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tyrannical bastard

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tyrannical bastard last won the day on May 6

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  1. That would be an ironic end-around, since Nexstar would basically be doing what the FCC severely restricted them from doing had the station been transferred to Mission.
  2. All the while the customers are being invisibly gouged with an inferior product and the employees who keep things running are overworked and underpaid. Reinvest in the product and the employees a little more...
  3. Basically we still have ownership rules because of companies like Sinclair and Nexstar. We still have ownership rules because companies not only try and game the rules to get more stations, but to use the stations in the pursuit of excess profit for the company and the benefit for the company of reaching more people to spread "their" content. Sell the airwaves to the highest bidder and give their cronies the mic to spread the word. It's a little more complicated than that, but this is TV ownership in a nutshell these days. The only way it will change is when the system breaks and viewers can no longer get the essential information they need because the companies have sold out to the point they can no longer afford to keep the lights on.
  4. They do have an awkward and unwieldy logo (the "12" is much wider than the "Fox") so simplifying it for the mic flag was a good idea. Portland may also have a strong "anti-Fox" sentiment as well, so the less ties to the national news channel, the better. But if Gray is separating network identity for their affiliates, it may be a very tough sell, especially for their longer-tenured affiliates that have co-branded for decades.
  5. Hearst being the same company that created "yellow journalism" by it's founder, William Randolph Hearst. And another pillar of early journalism, Scripps being a pioneer in ways that can be respected or reviled.... If Sinclair is still around next century, will they be a respected company? And Nexstar compared to these is an upstart company that was founded in 1996. Perry Sook worked menial roles at stations like WOWK and WPXI during the late 70s and early 80s.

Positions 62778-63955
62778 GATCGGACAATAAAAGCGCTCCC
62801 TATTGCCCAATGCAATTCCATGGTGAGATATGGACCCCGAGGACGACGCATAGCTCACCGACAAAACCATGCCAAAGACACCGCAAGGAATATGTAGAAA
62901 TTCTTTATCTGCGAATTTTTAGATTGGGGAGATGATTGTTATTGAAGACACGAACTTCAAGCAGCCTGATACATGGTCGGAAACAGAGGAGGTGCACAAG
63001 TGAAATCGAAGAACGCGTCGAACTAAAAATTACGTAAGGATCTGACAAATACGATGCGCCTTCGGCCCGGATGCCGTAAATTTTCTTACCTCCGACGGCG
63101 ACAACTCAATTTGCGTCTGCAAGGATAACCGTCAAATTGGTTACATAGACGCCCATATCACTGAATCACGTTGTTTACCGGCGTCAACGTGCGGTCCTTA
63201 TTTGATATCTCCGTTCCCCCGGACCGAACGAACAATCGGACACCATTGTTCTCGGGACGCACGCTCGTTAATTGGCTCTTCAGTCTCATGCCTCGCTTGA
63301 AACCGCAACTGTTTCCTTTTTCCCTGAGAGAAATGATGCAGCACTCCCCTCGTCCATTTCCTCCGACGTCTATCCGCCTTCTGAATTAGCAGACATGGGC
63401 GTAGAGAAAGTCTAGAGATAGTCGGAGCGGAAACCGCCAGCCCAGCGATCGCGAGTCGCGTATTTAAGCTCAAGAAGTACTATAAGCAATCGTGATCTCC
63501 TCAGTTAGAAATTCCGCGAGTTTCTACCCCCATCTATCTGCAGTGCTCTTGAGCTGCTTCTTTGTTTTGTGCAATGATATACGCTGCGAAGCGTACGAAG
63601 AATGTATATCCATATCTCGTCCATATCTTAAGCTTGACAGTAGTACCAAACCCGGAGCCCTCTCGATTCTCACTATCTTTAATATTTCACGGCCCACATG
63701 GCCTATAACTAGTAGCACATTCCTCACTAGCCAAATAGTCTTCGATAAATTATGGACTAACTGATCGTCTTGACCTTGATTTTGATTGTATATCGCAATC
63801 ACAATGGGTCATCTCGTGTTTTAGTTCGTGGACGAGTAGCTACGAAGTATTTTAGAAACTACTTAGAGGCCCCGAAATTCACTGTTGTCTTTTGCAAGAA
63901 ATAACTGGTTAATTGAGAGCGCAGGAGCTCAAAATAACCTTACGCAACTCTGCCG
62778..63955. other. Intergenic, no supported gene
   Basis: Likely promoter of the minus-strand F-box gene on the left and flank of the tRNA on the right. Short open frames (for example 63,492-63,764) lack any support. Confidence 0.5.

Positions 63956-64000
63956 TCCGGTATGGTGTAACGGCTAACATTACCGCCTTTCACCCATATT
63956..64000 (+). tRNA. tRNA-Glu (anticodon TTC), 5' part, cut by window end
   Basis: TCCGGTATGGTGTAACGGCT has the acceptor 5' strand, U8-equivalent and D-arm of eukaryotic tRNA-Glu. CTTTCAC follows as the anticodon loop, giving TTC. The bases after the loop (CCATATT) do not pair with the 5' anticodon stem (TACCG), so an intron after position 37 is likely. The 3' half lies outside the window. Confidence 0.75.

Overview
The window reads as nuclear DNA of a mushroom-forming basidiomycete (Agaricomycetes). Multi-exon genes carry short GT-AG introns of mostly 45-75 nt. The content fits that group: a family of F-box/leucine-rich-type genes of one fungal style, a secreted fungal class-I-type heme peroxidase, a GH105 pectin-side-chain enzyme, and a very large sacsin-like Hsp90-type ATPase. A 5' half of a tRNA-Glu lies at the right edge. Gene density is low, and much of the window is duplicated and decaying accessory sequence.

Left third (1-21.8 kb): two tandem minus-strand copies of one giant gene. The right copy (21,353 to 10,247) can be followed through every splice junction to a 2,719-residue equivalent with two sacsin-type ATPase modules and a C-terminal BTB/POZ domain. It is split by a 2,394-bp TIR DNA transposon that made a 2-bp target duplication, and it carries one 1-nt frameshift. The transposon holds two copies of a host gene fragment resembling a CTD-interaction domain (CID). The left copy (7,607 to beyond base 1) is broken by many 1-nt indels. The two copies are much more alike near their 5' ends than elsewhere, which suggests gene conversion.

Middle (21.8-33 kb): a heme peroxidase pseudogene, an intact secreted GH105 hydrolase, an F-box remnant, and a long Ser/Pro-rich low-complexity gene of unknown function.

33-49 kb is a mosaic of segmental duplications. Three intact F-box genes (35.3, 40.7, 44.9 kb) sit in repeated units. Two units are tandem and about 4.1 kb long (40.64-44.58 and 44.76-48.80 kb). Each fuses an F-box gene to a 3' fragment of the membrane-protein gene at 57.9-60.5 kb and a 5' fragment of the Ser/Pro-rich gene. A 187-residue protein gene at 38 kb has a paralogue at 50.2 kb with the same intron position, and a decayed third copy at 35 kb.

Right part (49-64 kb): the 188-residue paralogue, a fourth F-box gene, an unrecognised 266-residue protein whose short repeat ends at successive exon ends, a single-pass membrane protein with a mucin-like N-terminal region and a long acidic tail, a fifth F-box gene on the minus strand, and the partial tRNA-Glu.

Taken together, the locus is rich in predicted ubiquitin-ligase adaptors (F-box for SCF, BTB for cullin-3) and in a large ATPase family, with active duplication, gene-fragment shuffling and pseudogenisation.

6. With this, it throws Bally Sports back into question. https://www.espn.com/mlb/story/_/id/40153860/loss-comcast-tv-carrier-devastating Let it die. Comcast customers will not miss the RSN fees on top of all of the other "fees" they have to pay.
  7. Back to Nexstar..... Basically, this is Perry Sook's show. He made 29.2 MILLION DOLLARS in 2023. https://www1.salary.com/Perry-A-Sook-Salary-Bonus-Stock-Options-for-NEXSTAR-MEDIA-GROUP.html All while his stations are stuck in a 2000s mindset of "pay TV first" and the employees are making scrappy wages and being nickled and dimed on top of that. Even if Nexstar goes under, he'll be fine. By comparison, Chris Ripley of Sinclair made a fraction of that....a paltry 9.6 million in 2022.
  8. WVTM was an easy fixer upper that Media General squandered. As soon as Media General saw the opportunity to get WIAT back (which had been fixed by others), they jumped at the chance to sell off WVTM. Hearst immediately turned the station around. Not entirely sure about WJCL but I'm pretty sure there was an upside after Hearst took over. The only downside is They couldn't take on WTGS which became another half-station Sinclair runs in the market with news piped in from elsewhere. Bottom line, if Hearst can easily make a station work, then they'll buy when the opportunity arises.